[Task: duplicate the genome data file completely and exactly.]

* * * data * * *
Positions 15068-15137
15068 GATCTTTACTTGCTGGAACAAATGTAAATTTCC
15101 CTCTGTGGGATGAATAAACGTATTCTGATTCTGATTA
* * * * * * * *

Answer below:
Positions 15068-15137
15068 GATCTTTACTTGCTGGAACAAATGTAAATTTCC
15101 CTCTGTGGGATGAATAAACGTATTCTGATTCTGATTA